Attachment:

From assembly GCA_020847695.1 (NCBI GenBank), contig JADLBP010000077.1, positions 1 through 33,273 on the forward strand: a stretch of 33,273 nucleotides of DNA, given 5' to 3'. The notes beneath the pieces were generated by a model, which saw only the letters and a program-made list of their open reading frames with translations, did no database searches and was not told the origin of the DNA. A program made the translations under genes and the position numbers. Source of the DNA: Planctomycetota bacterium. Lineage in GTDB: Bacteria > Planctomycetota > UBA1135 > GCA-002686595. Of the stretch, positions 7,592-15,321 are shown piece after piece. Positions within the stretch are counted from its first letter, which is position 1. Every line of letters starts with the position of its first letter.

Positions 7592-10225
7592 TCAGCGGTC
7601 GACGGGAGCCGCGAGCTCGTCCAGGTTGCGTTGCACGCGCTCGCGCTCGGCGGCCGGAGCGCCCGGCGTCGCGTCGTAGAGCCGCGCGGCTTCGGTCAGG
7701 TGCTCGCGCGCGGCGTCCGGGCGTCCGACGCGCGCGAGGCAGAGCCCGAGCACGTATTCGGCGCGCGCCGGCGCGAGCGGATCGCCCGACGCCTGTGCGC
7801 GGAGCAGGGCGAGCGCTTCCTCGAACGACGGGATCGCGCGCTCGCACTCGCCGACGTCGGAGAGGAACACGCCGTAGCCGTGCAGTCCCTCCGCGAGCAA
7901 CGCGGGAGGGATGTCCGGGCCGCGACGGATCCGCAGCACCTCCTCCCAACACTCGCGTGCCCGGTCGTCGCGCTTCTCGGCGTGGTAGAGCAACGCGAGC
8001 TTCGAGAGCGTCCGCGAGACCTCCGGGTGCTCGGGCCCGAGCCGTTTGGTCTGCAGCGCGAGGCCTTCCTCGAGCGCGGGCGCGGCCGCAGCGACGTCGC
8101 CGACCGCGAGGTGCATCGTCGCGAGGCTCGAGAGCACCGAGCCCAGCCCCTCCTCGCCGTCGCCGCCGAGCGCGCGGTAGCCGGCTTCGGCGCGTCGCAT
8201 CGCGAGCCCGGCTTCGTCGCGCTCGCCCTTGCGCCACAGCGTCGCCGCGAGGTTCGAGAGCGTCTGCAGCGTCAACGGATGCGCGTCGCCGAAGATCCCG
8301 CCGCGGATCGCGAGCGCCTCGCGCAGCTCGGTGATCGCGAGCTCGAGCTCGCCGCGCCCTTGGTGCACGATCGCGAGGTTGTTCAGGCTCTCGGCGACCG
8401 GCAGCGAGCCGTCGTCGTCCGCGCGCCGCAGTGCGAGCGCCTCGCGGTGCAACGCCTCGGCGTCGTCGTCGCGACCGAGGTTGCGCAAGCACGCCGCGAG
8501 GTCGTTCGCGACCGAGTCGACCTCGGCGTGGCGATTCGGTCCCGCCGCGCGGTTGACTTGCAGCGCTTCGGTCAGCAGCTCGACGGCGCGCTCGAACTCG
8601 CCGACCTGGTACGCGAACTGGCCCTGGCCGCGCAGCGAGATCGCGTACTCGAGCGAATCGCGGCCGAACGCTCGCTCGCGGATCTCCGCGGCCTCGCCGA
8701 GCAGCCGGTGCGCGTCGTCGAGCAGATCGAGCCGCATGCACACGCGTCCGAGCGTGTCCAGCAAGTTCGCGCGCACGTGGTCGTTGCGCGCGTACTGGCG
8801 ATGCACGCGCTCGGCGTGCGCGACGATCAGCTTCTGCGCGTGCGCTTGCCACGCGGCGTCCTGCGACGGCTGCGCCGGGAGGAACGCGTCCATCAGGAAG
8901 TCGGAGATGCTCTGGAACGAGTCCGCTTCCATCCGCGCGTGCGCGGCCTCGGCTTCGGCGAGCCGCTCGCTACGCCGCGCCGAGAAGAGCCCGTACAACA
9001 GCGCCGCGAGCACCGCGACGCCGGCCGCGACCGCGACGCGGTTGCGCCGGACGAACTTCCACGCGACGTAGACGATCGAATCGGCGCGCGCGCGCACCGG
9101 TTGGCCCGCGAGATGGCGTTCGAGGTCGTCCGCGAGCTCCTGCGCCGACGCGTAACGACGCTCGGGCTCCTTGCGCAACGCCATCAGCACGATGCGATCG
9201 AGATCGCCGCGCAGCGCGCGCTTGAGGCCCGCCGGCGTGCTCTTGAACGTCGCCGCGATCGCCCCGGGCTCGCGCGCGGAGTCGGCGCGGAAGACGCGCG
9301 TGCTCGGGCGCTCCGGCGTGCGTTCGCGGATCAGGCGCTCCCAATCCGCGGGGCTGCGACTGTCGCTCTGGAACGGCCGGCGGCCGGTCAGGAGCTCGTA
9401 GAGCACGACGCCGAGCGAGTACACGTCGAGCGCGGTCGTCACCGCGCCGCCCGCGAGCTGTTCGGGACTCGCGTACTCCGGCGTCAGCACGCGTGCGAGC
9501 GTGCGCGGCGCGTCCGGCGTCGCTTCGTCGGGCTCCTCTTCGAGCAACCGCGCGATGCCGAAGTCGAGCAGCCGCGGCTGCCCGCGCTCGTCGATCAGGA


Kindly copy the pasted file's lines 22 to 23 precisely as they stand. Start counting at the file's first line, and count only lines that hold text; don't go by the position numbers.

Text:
9401 GAGCACGACGCCGAGCGAGTACACGTCGAGCGCGGTCGTCACCGCGCCGCCCGCGAGCTGTTCGGGACTCGCGTACTCCGGCGTCAGCACGCGTGCGAGC
9501 GTGCGCGGCGCGTCCGGCGTCGCTTCGTCGGGCTCCTCTTCGAGCAACCGCGCGATGCCGAAGTCGAGCAGCCGCGGCTGCCCGCGCTCGTCGATCAGGA